Veterinary and Biomedical Sciences, Department of



Stephen D. Kachman

Date of this Version



Published in INFECTION AND IMMUNITY, July 2008, p. 3141–3149.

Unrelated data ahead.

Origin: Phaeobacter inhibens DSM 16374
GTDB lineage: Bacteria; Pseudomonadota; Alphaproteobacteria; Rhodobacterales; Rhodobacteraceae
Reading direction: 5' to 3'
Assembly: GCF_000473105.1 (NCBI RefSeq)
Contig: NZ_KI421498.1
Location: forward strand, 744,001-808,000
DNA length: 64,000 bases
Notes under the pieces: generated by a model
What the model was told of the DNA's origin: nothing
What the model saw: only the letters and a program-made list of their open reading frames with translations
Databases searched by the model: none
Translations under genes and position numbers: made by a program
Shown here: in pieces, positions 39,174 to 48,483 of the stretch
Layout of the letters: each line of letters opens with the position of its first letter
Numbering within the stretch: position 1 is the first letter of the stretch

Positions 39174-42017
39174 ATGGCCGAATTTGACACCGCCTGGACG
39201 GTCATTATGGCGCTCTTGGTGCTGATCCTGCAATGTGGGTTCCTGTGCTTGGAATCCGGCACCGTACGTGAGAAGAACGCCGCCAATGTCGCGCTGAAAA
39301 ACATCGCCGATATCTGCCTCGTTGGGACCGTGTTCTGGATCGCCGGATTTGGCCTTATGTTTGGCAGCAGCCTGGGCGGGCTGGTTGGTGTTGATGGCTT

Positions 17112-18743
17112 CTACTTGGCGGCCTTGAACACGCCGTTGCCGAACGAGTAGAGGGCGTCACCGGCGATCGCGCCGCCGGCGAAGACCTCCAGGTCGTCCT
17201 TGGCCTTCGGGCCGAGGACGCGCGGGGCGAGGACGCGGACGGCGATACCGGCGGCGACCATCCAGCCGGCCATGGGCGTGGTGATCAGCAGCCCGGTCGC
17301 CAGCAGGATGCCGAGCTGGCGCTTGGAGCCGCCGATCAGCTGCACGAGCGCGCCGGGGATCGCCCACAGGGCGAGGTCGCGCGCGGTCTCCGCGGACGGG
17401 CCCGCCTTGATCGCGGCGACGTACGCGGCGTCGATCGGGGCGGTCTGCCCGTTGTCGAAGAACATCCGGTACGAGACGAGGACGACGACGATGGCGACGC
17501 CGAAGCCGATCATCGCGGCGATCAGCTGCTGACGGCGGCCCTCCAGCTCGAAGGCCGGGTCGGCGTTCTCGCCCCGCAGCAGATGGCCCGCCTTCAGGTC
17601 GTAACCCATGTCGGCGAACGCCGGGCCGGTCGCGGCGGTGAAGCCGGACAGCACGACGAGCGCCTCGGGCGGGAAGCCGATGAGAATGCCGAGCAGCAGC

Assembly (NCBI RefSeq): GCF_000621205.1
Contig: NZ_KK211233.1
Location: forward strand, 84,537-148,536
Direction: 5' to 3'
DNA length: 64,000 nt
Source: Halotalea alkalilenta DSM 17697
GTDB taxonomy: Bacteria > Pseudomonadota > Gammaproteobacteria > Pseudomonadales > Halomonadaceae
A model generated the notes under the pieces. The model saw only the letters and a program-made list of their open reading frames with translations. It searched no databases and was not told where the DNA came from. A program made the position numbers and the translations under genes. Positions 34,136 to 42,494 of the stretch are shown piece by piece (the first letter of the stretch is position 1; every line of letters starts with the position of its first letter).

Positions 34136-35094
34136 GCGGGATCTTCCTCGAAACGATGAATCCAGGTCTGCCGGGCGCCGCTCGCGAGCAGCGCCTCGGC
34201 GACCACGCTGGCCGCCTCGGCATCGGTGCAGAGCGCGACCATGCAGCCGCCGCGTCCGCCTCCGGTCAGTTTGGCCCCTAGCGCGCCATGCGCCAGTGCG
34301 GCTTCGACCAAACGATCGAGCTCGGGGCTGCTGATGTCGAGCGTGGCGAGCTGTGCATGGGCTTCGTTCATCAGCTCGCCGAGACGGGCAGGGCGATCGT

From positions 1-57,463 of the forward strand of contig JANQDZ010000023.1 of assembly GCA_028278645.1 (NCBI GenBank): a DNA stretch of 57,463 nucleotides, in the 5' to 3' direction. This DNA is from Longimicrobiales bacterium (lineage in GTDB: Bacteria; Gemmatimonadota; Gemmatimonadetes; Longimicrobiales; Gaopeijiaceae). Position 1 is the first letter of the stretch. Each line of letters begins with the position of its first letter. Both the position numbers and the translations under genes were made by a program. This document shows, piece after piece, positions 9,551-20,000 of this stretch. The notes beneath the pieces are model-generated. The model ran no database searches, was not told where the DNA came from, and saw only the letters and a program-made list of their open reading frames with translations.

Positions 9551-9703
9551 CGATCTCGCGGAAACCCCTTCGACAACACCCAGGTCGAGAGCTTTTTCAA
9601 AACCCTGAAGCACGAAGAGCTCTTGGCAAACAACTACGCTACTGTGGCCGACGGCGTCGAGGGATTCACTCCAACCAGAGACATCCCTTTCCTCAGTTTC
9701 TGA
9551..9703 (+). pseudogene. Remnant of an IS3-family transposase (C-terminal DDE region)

In swine, the most common and severe enterotoxigenic Escherichia coli (ETEC) infections are caused by strains that express K88 (F4)+ fimbriae, heat-labile enterotoxin (LT), heat-stable enterotoxin b (STb), and enteroaggregative E. coli heat-stable toxin 1. Previous studies based on a design that involved enterotoxin genes cloned into a nontoxigenic fimbriated strain have suggested that LT but not STb plays an important role in dehydrating diarrheal disease in piglets study, we compared these two toxins in terms of importance for piglets >1 week old with a study design that involved construction of isogenic single- and double-deletion mutants and inoculation of 9-day-old F4ac receptor-positive gnotobiotic piglets. Based on the postinoculation percent weight change per h and serum bicarbonate concentrations, the virulence of the STb- mutant (ΔestB) did not significantly differ from that of the parent. However, deletion of the LT genes (ΔeltAB) in the STb- mutant resulted in a complete abrogation of weight loss, dehydration, and metabolic acidosis in inoculated pigs, and LT complementation restored the virulence of this strain. These results support the hypothesis that LT is a more significant contributor than STb to the virulence of F4+ ETEC infections in young F4ac receptor-positive pigs less than 2 weeks old. However, in contrast to previous studies with gnotobiotic piglets, there was no evidence that the expression of LT enhanced the ability of the F4+ ETEC strain to colonize the small intestine.